By Father Joseph Breighner
A young boy was once asked what a saint was. The only saints he had ever seen were the saints in the stained glass windows in Church. So he replied very simply: “A saint is someone who lets the light shine through!”
I believe that is still the simplest definition of a saint. We all have the light of Christ within us. We just have to let it shine!
Most of us think of saints as people from “somewhere else” or “somebody else.” What if someone who actually lived in Baltimore was declared a saint? Someone just might be. I’m speaking of Monsignor Aloysius Schwartz! (I love that name. It goes from A to Z!)
St. Al was born in 1930. At the age of 14 he entered St. Charles College in Catonsville, the minor seminary. (I was there from 1959 to 1965.) Today it is known as Charlestown! If you live there, you might be walking in the footsteps of a saint.
There’s a wonderful book about Monsignor Schwartz written by his sister, Dolores Vita. She currently lives in Annapolis. Her book is titled: “My Brother’s Witness, Monsignor Aloysius Schwartz.”
I don’t think my sister, Helen, will write any books about me. I don’t think she thinks I’m on the way to canonization. Father Al is. He has been declared a Servant of God, the first step toward canonization.
Let me allow his sister to sum up much of his life: “This is the story of a missionary priest, raised in a poor neighborhood in Washington, D.C. , who literally saved the lives of thousands of Korean orphans in the early 1960’s by providing food, clothing, shelter and his own fully accredited school program. He simultaneously opened clinics, dispensaries and two hospitals offering free services to the poor. He founded two religious congregations to help bring his programs to thousands. He then established similar programs in the Philippines and Mexico just before his early death from a debilitating disease, Amyotrophic Lateral Sclerosis. His programs continue to flourish.”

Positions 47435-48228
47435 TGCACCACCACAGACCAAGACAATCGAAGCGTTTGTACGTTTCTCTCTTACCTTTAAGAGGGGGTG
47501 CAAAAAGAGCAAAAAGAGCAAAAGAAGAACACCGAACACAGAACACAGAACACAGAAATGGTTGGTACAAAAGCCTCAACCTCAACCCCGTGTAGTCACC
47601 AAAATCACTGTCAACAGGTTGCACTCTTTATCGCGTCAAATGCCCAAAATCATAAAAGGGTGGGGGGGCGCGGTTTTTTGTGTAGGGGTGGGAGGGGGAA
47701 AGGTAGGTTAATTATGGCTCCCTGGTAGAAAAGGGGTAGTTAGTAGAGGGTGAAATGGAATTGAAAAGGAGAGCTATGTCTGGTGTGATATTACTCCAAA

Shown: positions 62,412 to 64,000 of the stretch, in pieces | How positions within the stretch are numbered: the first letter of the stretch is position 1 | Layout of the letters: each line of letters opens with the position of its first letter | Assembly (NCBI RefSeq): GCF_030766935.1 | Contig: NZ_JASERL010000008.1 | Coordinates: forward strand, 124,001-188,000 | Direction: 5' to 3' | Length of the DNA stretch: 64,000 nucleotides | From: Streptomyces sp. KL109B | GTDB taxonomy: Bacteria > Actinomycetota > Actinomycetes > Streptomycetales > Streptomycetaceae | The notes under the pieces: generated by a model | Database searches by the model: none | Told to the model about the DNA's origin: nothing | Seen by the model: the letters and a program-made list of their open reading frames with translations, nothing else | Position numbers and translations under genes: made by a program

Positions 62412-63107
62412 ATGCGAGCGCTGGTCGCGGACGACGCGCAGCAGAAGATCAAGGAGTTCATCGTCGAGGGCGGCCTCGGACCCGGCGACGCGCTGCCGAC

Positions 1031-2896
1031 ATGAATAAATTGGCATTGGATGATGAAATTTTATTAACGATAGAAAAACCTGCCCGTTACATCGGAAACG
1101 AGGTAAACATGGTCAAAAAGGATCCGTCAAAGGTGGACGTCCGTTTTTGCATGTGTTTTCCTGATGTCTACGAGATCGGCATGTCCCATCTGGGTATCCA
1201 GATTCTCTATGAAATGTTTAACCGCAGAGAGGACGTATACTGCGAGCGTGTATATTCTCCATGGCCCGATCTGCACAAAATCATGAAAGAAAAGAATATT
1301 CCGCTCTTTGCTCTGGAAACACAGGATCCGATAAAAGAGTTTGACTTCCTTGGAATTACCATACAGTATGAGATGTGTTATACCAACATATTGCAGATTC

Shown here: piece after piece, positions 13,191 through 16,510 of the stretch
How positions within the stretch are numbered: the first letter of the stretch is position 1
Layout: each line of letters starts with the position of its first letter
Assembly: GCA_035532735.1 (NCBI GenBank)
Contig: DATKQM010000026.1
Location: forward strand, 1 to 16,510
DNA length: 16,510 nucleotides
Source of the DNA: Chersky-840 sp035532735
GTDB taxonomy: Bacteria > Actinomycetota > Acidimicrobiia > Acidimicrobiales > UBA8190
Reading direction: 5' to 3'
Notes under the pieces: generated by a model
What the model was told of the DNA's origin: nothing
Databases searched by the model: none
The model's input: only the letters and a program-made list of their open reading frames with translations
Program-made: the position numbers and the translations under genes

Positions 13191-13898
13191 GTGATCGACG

Father Al was nominated for the Nobel Peace Prize twice – in 1984 and again in 1992. To get a copy of this marvelous book you can call Infinity Publishing at 877-BUY-BOOK. Or the local number at 610-941-9999. Or you can go on line at Info@buybooksontheweb.com.
Since I’ve only begun to read the book I won’t make this a book review. Hopefully, that will come at a later date.
What’s important is that we not simply admire him. We want to imitate him. And by imitating him I don’t mean necessarily do what he has done. You might indeed want to contribute to his ongoing work. What I mean is that each of us experiences and shares God in our own way and in our own time. When Dolores sent me a copy of her book, she referred to my health issues (strokes in the eyes; blood clots, etc.) and added: “Isn’t God wonderful to use us with our limitations and He makes up the difference.”
Letting the light shine through us is to recognize that the power we have, and the good we do, does not come from our personal egos, but from the personal presence of Christ within us. “I can do all things through Christ who strengthens me.” Those are pretty profound words from St. Paul. They are the essence of sanctity.
In my own life I know only too well how exhausted I often feel. I over-book my schedule and stress myself. That’s not sanctity! That’s me not loving myself.
I was conditioned by my 12 years in the seminary to identify with self-sacrifice. I missed the larger message of Christ. Christ told us to “die” to ourselves, not to kill ourselves. When we die to the “little self” and live with the Higher Self that is Christ, miracles happen. I’m not the one doing it. I’m allowing Christ to do it through me.
The feast of All Saints reminds us that we can all indeed be saints. We celebrate the anonymous billions who lived before us, and who now rejoice in Christ’s presence forever. The saints are meant to inspire us. But each of us, in our own place and in our own way, must allow the light of Christ to shine through us. It’s God’s work and God’s Kingdom, not human egos.
Copyright (c) Nov. 1, 2012 CatholicReview.org